Manufacturing: Managing change and driving growth

Manufacturing: Managing change and driving growth

As with other major economies, UK manufacturing output has undeniably suffered a period of decline in recent years, yet it continues to make a significant contribution to GDP.  Despite the pessimistic news coverage of the ONS manufacturing growth statistics in August, there are plenty of signs within the sector indicating a more positive story and suggesting growth.

According to EEF statistics, 2.6m people are currently employed by the manufacturing industry, a figure which is higher than in 2014. Wages within the sector are also rising and are 13% higher than average salaries. Likewise, global  manufacturers are heralding their UK based sites as centres of best practice and efficiency, contradicting the idea that UK based plants are less productive or cost effective than those situated in lower wage cost economies, like China.

From my perspective, demand for interims in the manufacturing sector has never been so high, having more than doubled since last year. So what factors are driving this demand and what skill sets are particularly valuable?

The political landscape certainly plays a role in influencing investment and planning. Increased stability following the results of the general election will no doubt have had a positive impact on the sector. Equally, the threat of Grexit will have had little negative impact, as the UK banking sector has minimal exposure to Greece.

As one of the UK’s best performing manufacturing industries, the aerospace sector can be cited as a key contributor. Currently the UK ranks as the second largest manufacturer of aerospace equipment in the world, second only to the US. Strength in this sector is likely to continue as many companies are considering re-shoring back to the UK, in order to protect designs and intellectual property, keep closer tabs on quality control and avoid potential disruption in supply chains.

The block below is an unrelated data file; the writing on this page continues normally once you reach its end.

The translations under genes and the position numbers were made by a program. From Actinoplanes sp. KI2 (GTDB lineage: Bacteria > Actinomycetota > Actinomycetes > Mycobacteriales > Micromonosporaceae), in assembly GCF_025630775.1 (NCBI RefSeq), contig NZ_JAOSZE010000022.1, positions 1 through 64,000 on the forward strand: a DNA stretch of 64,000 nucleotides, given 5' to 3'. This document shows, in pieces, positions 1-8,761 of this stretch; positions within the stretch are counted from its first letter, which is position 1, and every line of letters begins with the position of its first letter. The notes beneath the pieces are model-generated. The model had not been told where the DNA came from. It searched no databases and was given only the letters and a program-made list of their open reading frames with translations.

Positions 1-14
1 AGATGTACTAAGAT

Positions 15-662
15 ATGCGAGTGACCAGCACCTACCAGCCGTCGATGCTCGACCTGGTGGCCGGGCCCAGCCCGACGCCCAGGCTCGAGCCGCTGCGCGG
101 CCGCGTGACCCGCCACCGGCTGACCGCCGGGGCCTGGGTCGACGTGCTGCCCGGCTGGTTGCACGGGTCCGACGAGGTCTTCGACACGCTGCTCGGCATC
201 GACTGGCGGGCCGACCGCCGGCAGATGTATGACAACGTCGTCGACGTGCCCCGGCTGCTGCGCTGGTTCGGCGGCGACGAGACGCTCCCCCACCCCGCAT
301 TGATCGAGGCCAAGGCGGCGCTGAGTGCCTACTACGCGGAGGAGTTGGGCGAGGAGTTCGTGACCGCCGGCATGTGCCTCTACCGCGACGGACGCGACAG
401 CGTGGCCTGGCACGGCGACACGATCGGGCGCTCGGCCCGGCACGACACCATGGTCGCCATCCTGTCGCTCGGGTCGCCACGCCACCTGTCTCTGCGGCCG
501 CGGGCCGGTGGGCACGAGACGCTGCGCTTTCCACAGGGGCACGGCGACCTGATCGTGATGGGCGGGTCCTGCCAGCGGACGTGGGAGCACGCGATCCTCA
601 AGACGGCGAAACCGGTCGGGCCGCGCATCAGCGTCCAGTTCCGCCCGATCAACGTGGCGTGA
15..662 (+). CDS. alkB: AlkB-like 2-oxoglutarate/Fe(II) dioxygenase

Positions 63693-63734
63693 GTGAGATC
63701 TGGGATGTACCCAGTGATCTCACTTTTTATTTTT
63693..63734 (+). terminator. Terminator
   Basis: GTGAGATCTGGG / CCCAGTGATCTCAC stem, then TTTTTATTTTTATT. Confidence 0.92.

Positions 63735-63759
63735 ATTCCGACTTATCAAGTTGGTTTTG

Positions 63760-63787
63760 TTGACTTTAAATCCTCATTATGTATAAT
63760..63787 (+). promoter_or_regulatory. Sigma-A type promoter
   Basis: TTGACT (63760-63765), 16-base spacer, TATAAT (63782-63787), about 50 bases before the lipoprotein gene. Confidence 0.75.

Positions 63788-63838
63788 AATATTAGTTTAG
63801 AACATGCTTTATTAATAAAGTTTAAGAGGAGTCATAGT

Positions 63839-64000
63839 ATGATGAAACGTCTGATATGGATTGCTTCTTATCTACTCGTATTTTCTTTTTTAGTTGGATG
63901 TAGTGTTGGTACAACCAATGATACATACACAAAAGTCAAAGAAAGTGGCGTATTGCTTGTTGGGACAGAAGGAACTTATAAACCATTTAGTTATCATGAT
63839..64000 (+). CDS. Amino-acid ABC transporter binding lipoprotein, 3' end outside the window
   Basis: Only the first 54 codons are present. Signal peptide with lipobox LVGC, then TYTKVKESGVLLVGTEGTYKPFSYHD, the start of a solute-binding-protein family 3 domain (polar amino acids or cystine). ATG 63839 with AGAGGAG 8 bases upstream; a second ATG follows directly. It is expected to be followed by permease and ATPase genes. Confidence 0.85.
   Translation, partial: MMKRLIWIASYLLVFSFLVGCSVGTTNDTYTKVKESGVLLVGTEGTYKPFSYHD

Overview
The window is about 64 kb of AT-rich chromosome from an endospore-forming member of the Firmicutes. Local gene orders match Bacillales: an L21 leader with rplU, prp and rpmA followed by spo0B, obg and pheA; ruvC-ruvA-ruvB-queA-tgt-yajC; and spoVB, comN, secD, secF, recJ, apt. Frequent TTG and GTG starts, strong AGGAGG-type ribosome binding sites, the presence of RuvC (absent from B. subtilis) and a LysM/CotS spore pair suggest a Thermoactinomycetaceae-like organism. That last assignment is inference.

The latest version of ISO 9001 is due to be released in September 2015, followed by an updated version of AS 9100 later in the year. Both will likely bring significant changes to compliance management within the industry. Indeed, the delivery of equipment that meets legal specifications is a fundamental concern within the sector, compounded by the on-going demand for technological advancements and continuous improvements. In line with this, interim consultants who can offer expertise in quality control and who are able to effectively implement robust processes that drive quality management within a fixed time scale are in high demand.

The wider industrial manufacturing sector is also looking robust, having reached its highest level of productivity since 2008 in the first half of 2015. Supported by the government’s industrial strategy that includes the High Value Manufacturing Catapult centres, manufacturers have invested significantly in R&D, introducing innovation into UK plants in order to modernise facilities and improve production. With this in mind, specialist program managers who are experienced in introducing new programmes and technologies and delivering major new projects within budget and to a fixed time scale are increasingly being recruited.

The impact of national and global economic, technological and political trends is transforming the manufacturing sector. Likewise, challenges such as new employment law, regulations, foreign exchange rates and red tape are placing significant pressure on manufacturing organisations to sustain a competitive edge. In order to remain successful, organisations will have to be both adaptive and innovative, while keeping a clear focus on three critical deliverables: cost; quality and efficiency. Interim managers who can provide skills to help manage these challenges and drive productivity will find no shortage of challenging and valuable opportunities. 


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